Chapter 4 - Structure of the balance sheet and statement of cash flows. In this chapter you will learn: How balance sheet accounts are measured and classified; how balance sheet information is used; balance sheet terminology and format outside the U.S; how notes aid your understanding of the firm’s accounting policies, subsequent events, and related-party transactions;...
Chapter 1 stressed the importance of financial statements in helping investors and creditors predict future cash flows. The balance sheet, along with accompanying disclosures, provides relevant information useful in helping investors and creditors not only to predict future cash flows, but also to make the related assessments of liquidity and long-term solvency. The purpose of this chapter is to provide an overview of the balance sheet and financial disclosures and to explore how this information is used by decision makers.
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The aim of this text is to explain the meaning and use of
the principal accountancy statements,models and activities
in business life.
The word ‘statements’ includes balance sheets, profit and
loss accounts, cash flow statements and budget reports.
The word ‘models’is used to mean the exercises of costing,
cash flow forecasting, capital expenditure appraising and
other modelling which is essential for sound business
The word ‘activities’covers the topics of accounting systems
and controls, record keeping (book keeping) and the
operation of the budget process.
Describe the purpose of the balance sheet and understand its usefulness and limitations.
The Balance Sheet
The purpose of the balance sheet is to report a company’s financial position on a particular date.
Limitations: The balance sheet does not portray the market value of the entity as a going concern nor its liquidation value. p Resources such as employee skills and reputation are not recorded in the balance sheet.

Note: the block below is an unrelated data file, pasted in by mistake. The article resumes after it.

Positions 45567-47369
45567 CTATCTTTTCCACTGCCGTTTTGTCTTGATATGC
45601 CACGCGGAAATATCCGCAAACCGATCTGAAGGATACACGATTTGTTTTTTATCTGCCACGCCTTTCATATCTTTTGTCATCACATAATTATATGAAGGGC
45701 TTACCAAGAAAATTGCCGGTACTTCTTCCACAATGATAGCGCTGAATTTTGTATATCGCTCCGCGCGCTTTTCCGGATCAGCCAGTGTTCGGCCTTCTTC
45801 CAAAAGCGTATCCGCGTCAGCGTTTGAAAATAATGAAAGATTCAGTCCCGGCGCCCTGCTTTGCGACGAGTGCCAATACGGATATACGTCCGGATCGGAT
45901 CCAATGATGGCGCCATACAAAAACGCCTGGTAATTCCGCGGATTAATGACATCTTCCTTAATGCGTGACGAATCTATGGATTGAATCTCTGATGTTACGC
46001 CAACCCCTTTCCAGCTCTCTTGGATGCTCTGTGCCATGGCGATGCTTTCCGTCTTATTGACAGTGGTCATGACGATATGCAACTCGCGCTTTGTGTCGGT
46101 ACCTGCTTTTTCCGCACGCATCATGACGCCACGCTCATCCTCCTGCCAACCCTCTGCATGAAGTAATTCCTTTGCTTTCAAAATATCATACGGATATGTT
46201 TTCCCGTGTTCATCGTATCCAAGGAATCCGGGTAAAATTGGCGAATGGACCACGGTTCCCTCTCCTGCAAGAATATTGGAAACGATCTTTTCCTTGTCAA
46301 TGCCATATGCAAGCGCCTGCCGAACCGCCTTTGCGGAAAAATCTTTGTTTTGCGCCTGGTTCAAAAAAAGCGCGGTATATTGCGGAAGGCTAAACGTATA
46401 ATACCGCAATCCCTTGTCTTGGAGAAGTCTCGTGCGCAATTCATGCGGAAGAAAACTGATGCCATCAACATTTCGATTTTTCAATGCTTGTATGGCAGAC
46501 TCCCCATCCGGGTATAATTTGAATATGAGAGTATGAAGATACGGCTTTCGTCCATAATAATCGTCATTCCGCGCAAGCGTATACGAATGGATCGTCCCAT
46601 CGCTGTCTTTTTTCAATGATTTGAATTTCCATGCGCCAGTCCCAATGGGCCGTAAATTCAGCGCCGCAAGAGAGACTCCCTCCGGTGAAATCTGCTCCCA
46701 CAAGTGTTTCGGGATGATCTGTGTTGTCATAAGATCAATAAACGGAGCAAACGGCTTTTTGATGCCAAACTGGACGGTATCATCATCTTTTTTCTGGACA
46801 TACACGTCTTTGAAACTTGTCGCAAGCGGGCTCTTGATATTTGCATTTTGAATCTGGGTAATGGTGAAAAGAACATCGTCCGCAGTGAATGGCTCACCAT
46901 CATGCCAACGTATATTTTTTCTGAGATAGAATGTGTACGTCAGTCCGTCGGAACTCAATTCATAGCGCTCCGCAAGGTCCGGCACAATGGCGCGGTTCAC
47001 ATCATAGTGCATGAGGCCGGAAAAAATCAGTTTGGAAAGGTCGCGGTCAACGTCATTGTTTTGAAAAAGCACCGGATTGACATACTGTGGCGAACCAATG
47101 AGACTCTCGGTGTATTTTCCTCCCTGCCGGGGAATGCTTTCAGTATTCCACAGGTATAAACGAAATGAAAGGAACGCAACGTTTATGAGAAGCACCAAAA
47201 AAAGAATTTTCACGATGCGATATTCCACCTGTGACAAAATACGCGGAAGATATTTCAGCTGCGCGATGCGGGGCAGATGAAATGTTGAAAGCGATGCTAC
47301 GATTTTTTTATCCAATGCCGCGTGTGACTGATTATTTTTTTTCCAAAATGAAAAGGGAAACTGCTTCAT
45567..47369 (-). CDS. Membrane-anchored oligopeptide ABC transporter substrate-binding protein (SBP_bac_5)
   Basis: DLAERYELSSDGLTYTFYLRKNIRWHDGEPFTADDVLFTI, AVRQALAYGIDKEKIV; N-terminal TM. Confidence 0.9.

Usefulness: p The balance sheet describes many of the resources a company has available for generating future cash flows.
Bài giảng Chapter 3: financial statements, cash flow, and taxes presents of balance sheet, income statement, statement of cash flows, accounting income versus cash flow,MVA and EVA, personal taxes, corporate taxes.
Relevant financial information is provided primarily through financial statements and related disclosure notes.
Statement of Cash Flows.
Statement of Shareholders’ Equity.
The purpose of the balance sheet is to report a company’s financial position on a particular date. It is a freeze frame or snapshot of financial position at the end of a particular day marking the end of an accounting period.
Restricted cash is cash that has been set aside for a particular use and is not available for paying current liabilities. Restricted cash is not a current asset, rather it is classified as an investment on the balance sheet.
A compensating balance is some specified minimum amount that must be maintained on deposit with a bank that has made a loan to the company.
Depreciation, depletion, and amortization are cost allocation processes. We allocate the cost of the asset to expense over its useful life in some rational and systematic manner. The unused portion of the asset’s cost appears on the balance sheet. We allocate a portion of the cost to expense on the income statement each accounting period.
Generally accepted accounting principles, known as GAAP, require that inventories be carried on the balance sheet at lower-of-cost-or-market. Lower-of-cost-or-market represents a departure from the historical cost concept, but is considered a conservative accounting measure.